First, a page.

A big thanks to the EUCW community for the best QRS Week in
history. 36 logs were received and the logs were in very good
quality. A special thanks also to our software author G3ZOD who
keeps on supporting the QRSW in his FISTS log converter.

Participants Class A - 100W RF

c/s    QSO   Err
2E0DPH  21   0.0
2E0ELM   6   0.0
DH1AHL  10   0.2
DJ4RAM   4   0.0
DK0MN    6   0.2
DK3YD    8   0.4
DL1AH    3   0.0
DL1BUG  19   0.0
DL1DXL  16   0.0
DL2FCA 100   1.4  Award Winner
DL6RAI   4   0.4
F4GYM    8   1.2
G0EML   90   3.2  Award Winner
G0ILN   13   1.0
G3XVL   26   0.0
G4ILW    5   0.0
G4LHI   85   0.0  Award Winner
I5ECW   33   0.2
I5EFO    4   0.0
IK2RMZ            Check Log
M0DRK   41   0.0
M0PNA    2   0.0
M5ABN   20   0.2
OE3KAB  52   0.4
OE6GWG  27   0.0
OH7QR   28   0.0
ON5BIP   4   0.0
SV2BBK  10   0.2

Participants Class B - 5W RF

c/s    QSO   Err
DJ6UX   40   0.0  Award Winner
DM4RW   12   0.0
G0POT   16   0.0
G3JRH   18   0.2  Award Winner
M6MEN   22   0.0  Award Winner
ON7DQ    4   0.2
PA0WDW  12   0.2
RW3AI    4   0.0

Err count:
Missing or misspelt QTH, Name, or RST were given a penalty of
0.2. Misspelt call signs were given a penalty of 0.4 points. The
underlying idea is that any QSO is better than no qso. We
are not interested in scores or rankings since this is not a
contest. Otherwise we would have calculated the scores with the
formula: Score = QSO - Err


AGCW  284
BQC    30
FOC    19
GTC    10
HSC     5

Any participant declaring a club dedicates points to this club
according to the formula: 100 x QSO points / QSO points of the
class winner. A class winner contributes 100 points to his
club. Traditionally, FISTS scores best, just as last year, and
the two years before.

Most Readable Morse award

DL2FCA 255  Award Winner
G4LHI  197
M6MEN  152
M0DRK  149
M5ABN  137
I5ECW  100

The MRM score is the sum of the QSO points of the declaring
stations. If you have 23 qso points and declare station A in your
MRM list, station A will receive 23 MRM points. This makes sense
because those who work more stations can judge the operation
qualities of a station with more competence. At least this is
the theory, in practice, the bonus points are usually given to
friends :-)

RBN Award  

As a counterpoise to the arbitrary character of the MRM award,
the RBN award counts simply the number of entries in the Reverse
Beacon Network during the QRS Week. RBN entries over 15 wpm were
discarded though. 

G0EML had 1014 RBN entries during the QRSW. He was the one and
only station with over 1000 entries. Well done Ray!

At the bottom line, the number of RBN entries is the most
important indicator for a good spirit. A high RBN count means to
be readable and to be available for newcomers to practice slow


I thoroughly enjoyed myself.Only two contacts were QRO.All
other contacts were 5 Watts.Conditions were not very good and
a lot of the regulars seemed to be missing.
... was absolutely not QRS and didn't feel the need to slow down
to match my speed! What a brilliant week...lots of new(ish) and
very nervous fists worked including a first CW QSO for M3HXE. I
know (via Twitter) that many new Ops also enjoyed listening in to
QRS QSOs even if they didn't join in. It was great to work Robert
(DM4RW) as I love S&L. Wish this event happened twice a year ;o)
First time I've entered, very much enjoyed the week.
Good fun,  enjoyed the event.
I enjoyed this event as usual, but was very disappointed with
the lack of activity from some Fists Members & other EUCW Clubs
that were always so active on this event in past years.Also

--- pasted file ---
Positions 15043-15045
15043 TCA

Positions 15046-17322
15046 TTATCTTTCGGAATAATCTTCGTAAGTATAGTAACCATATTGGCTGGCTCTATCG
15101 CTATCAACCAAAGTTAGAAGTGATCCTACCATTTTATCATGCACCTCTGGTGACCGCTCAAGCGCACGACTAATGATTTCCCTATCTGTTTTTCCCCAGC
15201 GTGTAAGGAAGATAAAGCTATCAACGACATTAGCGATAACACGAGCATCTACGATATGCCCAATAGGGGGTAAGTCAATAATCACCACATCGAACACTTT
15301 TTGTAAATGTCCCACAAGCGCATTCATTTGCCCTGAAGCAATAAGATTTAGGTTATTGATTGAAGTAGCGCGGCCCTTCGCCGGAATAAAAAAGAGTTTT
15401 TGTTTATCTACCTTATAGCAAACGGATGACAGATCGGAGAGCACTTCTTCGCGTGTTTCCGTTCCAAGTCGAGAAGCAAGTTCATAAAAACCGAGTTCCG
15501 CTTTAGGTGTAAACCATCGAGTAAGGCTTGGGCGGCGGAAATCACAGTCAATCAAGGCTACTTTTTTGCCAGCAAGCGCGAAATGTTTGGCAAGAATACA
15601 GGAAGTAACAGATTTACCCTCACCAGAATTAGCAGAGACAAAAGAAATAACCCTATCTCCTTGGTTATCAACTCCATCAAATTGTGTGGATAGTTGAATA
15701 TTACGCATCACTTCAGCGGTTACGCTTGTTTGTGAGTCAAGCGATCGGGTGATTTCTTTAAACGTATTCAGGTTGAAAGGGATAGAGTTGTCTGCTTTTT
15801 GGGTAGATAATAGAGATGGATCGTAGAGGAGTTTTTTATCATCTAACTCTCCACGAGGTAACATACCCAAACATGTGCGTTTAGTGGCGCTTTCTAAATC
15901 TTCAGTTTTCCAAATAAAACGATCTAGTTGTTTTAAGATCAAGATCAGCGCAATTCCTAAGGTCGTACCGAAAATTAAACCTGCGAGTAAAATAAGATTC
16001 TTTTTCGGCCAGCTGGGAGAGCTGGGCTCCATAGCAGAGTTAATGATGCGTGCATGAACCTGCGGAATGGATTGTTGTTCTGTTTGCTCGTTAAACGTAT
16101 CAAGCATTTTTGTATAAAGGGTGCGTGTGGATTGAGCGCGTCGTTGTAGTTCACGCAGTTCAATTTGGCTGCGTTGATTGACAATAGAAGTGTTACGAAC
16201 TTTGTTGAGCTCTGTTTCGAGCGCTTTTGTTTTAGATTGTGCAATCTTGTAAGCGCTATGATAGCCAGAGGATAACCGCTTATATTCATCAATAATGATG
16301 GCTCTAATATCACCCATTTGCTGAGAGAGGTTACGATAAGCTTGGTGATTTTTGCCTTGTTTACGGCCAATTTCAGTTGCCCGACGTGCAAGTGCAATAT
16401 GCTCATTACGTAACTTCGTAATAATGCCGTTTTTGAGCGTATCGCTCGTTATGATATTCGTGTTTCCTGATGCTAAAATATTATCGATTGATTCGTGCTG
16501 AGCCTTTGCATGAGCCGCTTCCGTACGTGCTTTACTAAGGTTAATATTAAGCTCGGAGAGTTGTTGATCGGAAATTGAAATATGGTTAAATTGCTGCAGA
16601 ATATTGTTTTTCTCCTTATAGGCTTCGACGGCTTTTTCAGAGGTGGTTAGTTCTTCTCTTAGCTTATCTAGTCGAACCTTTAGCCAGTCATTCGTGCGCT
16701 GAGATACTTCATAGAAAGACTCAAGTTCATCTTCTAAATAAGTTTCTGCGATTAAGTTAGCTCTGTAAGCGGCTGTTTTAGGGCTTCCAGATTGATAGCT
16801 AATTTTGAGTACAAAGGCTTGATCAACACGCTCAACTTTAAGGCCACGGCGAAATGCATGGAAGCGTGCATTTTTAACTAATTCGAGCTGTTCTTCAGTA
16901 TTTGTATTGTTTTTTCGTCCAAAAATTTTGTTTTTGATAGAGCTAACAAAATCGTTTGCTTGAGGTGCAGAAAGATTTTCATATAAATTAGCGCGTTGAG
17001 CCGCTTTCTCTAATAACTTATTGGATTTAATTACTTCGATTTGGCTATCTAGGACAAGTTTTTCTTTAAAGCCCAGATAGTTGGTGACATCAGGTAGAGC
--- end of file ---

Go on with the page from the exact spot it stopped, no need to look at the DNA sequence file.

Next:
the very poor band conditions did not help. It must be very
disappointing for those who organize this & other CW events,
that there seems to be a lack of interest. WHY?
Many thanks for being the host for 2016 EUCW QRS Week, and good
to have a nice QSO with you on the firstday. As I am on radio
at random times during the day, there were many friends that I
did not meet this year, but thanks to all stations for giving
me points. I was not sure about working some stations a number
of times on the same day, but on different bands. However the
logging programme did accept them all.
Great fun as always, and hope this week encourages new ops to
have a go at the best mode.
Viele QSO sind es nicht geworden aber es hat Spass gemacht.
... Die Aktivität hat mir viel Spass gemacht und ich habe auch
einige neue Freunde getroffen. Danke und 73!
My first attempt at this ... hope to make more QSO's next time !

Response to some comments:

To M0DRK: multiple contacts with the same station on the same
day but on different bands are ok. If it were not so the FISTS
converter software would reject the contacts. However, a practice
of band hopping with subsequent QSOs with the same station over many
bands is not really recommended even though this may boost the score.

To G4LHI: it is the nature of many such activities that they
will never become mass events. The rules of events like FISTS
ladders, EUCW Snakes and Ladders, SCAG Straight Key Day, and many
others look a bit as if they were contests. But they are not, and
contesters avoid them because they tend to avoid anything which
does not fit into standard contest software. Non contesters do
hardly ever check out such rules because they cannot imagine that
CW orgs have better ideas than organizing a contest. Knowing this
most activity managers are happy with every incoming log. This
year I am happier than ever since the logs were more than usual.

To G0POT: yes, some stations do not wish to slow down, even
if they should.  In the QRSW most QSOs are between genuine
participants and non-participants who have no idea about the
QRSW rules. It is good practice not to work at excessive speeds,
however, the CW population is aging and many elderly can still
copy at high speeds while they prefer to send slowly. This means
that the old rule that both stations should use the same speed
is slowly softening.

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